Addressing National Challenges with Multi-Disciplinary R&D Capabilities
Turn Carbon Emissions Into Sustainable Growth Opportunities
31 Oct 2023
By Professor Yeoh Lean Weng, Chief Sustainability Officer, A*STAR
Hot on the heels of climate change, Singapore is feeling the heat. Earlier in May this year, temperatures in Singapore reached a record-high 37 degrees Celsius – the highest in 40 years. As Singapore braces itself for warmer and drier weather, there is an urgent need for novel solutions to combat climate change in the long term for a more climate-resilient future.
Carbon emissions is the one of the largest culprits behind climate change and is the most significant greenhouse gas emission in Singapore. However, technology could be used to capture carbon emissions to reduce the greenhouse warming effect and harness their value as useful materials.
A good use case of such technology is transforming carbon dioxide into alternative sand. A*STAR is working with the National University of Singapore and Nanyang Technological University, Singapore to create alternative sand from carbon dioxide and waste materials like incineration bottom ash (IBA) and recycled concrete aggregates (RCAs). Its unique ability to encapsulate heavy metals found in IBA prevent them from leaching into the environment, making it suitable for construction and manufacturing purposes.
With an average carbonation capacity of around 10%, this sustainable innovation has the potential to capture and store 200,000 tonnes of CO2 emissions to create 2.2 million tonnes of valuable sand per year, from around half a million tonnes of IBA and 1.5 million tonnes of RCAs generated annually as waste in Singapore.
A*STAR scientists are also developing technology with the ability to produce carbon neutral sustainable aviation fuel from CO2. The new streamlined process allows CO2 to be combined directly with hydrogen which will generate a more efficient yield of aviation fuel while using less energy, as compared to the current process which requires CO2 to first be converted to carbon monoxide (CO).
Turning waste into value
More can also be done to give waste a new lease of life, which can help to cut down waste generation and unlock their potential as useful resources.
The plastic recycling rate in Singapore is very low at just six per cent – largely due to the challenges of contamination and sorting when recycling plastic. To combat these, A*STAR scientists have developed technology that can directly convert different types of plastic waste (including contaminated and mixed plastic waste) into hydrogen for use as a clean energy source, as well as solid carbon, which can be used to create vehicle bodies and building materials. Such sustainably produced hydrogen supports Singapore’s energy transition plan to diversify its power mix and aid decarbonisation through low-carbon energy sources like hydrogen.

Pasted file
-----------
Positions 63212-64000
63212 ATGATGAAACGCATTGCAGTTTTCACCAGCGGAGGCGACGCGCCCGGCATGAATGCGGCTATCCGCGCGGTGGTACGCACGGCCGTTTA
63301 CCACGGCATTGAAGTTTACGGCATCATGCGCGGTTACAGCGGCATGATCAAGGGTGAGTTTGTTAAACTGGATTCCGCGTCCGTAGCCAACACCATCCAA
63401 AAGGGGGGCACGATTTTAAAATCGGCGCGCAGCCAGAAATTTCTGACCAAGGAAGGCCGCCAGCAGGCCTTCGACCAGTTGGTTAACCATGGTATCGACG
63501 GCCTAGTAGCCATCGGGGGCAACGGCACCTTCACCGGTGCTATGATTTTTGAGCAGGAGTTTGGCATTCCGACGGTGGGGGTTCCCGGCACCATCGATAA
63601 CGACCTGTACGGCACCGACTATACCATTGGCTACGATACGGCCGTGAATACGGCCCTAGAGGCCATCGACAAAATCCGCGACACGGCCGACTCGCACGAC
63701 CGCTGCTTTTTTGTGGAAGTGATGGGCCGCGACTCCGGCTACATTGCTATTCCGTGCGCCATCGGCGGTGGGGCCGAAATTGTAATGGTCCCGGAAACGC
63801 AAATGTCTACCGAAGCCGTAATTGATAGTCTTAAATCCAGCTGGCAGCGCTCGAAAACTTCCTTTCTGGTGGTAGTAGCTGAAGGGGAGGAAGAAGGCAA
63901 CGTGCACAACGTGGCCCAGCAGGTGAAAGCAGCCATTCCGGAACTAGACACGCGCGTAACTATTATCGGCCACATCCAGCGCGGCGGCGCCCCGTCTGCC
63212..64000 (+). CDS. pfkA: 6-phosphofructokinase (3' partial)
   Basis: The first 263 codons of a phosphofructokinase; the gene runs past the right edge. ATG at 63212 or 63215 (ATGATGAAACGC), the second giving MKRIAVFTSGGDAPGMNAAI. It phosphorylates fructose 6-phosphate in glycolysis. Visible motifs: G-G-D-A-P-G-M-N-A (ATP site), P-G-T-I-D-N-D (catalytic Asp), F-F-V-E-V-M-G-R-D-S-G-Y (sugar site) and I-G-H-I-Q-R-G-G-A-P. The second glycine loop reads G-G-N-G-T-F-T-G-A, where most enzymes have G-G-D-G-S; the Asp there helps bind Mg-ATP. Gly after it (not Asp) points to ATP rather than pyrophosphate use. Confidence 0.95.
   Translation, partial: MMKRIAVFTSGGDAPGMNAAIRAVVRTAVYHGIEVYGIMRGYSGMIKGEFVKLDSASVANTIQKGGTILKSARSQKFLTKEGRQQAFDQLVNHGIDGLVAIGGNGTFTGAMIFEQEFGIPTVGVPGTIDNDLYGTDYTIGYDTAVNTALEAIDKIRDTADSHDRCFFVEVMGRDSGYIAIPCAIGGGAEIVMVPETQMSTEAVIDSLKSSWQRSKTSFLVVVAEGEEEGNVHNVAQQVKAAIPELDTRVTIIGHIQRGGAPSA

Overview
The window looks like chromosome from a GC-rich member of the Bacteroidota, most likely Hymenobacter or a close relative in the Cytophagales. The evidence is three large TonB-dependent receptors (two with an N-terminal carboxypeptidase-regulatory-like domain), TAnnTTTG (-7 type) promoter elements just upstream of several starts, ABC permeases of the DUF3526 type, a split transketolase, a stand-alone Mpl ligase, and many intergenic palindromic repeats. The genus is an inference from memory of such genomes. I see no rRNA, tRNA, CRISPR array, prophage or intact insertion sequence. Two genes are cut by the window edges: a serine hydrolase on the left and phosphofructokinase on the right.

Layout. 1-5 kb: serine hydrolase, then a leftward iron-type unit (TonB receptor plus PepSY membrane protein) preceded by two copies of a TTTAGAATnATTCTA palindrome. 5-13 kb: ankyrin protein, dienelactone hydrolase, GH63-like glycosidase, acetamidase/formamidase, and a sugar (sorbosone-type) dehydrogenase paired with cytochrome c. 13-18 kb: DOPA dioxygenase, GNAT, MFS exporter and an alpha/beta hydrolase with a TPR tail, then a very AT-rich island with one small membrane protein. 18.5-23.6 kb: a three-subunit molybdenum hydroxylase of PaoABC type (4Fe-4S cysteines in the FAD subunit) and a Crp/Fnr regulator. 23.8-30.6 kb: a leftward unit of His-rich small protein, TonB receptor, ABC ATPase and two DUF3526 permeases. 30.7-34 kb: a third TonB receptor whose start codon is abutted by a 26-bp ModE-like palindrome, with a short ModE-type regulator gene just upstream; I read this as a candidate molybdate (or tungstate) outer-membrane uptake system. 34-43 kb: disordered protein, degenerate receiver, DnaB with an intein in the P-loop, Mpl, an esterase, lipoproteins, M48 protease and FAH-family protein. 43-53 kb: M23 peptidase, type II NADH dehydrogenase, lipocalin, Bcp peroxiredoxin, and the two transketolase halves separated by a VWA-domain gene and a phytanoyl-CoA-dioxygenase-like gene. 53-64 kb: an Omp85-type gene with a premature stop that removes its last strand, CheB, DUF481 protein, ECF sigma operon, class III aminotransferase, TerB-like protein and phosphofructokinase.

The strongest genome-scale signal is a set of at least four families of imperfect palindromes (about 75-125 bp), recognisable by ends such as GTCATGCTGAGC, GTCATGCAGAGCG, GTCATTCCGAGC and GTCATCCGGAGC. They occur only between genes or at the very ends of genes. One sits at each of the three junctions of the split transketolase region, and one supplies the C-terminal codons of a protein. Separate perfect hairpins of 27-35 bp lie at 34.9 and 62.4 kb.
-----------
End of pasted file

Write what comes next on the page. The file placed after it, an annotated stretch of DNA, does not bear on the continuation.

Food waste is also one of Singapore’s largest waste streams, accounting for 12 per cent of the country’s waste. Discarded food is typically incinerated in Singapore, which puts pressure on our limited landfill space at Semakau. Furthermore, rotting food waste produces methane, a greenhouse gas which worsens global warming. Harnessing technology to tackle food waste offers the added benefit of transforming them into useful materials.
Special processes developed by A*STAR allow fruit waste to be upcycled into sustainable plastic, leather and wood which are biodegradable, reducing the reliance on fossil fuels typically used to create these essential materials. A*STAR has also collaborated with local company Westcom Bio-Tech to develop the microbial treatment used in biodigester systems that can transform food waste into odourless, organic compost within 24 hours. Westcom has deployed these in central kitchens, hospitals, commercial malls, schools and office pantries.
Leveraging digital technologies for a more liveable city
Buildings in Singapore’s dense urban landscape have heat absorbing surfaces which will cause a spike in temperatures. To create a cooler built environment while reducing the risk of costly physical trial-and-error, urban planners for the new Tengah town used an innovative tool called the Integrated Environmental Modeller (IEM) to design building layouts with optimal wind flow. The nifty tool developed by A*STAR and Housing & Development Board automatically calculates the trade-offs among environmental factors such as shade, sunlight, wind and rain to aid urban planning by simulating optimised building layouts.
How can we move towards a greener future?
In today's dynamic landscape, adopting eco-friendly practices can offer a myriad of benefits for both businesses and the environment. However, accurate data collection, analysis and reporting can be challenging and time-consuming, which can impede companies’ sustainability efforts.
A*STAR has developed a Life Cycle Assessment (LCA) platform to help companies quantify their impact on the environment and identify ways to reduce their carbon footprint. 15 organisations including government agencies and businesses have used this platform to gain visibility of their sustainability performance such as raw material usage, energy consumption and their associated environmental impact.
Turning emerging low carbon technologies into reality can be a lengthy and costly process. A*STAR is working with public and private partners to create a translational test-bed facility that allows companies to pilot and scale up their low carbon technologies in a more efficient and cost-effective way by tapping on plug-and-play, modular reactor-catalyst set-ups, with the ability to monitor processes in real time through digital twins.
With a strong commitment to sustainability coupled with helpful technological innovations, Singapore can be better positioned to accelerate sustainability efforts for a greener future.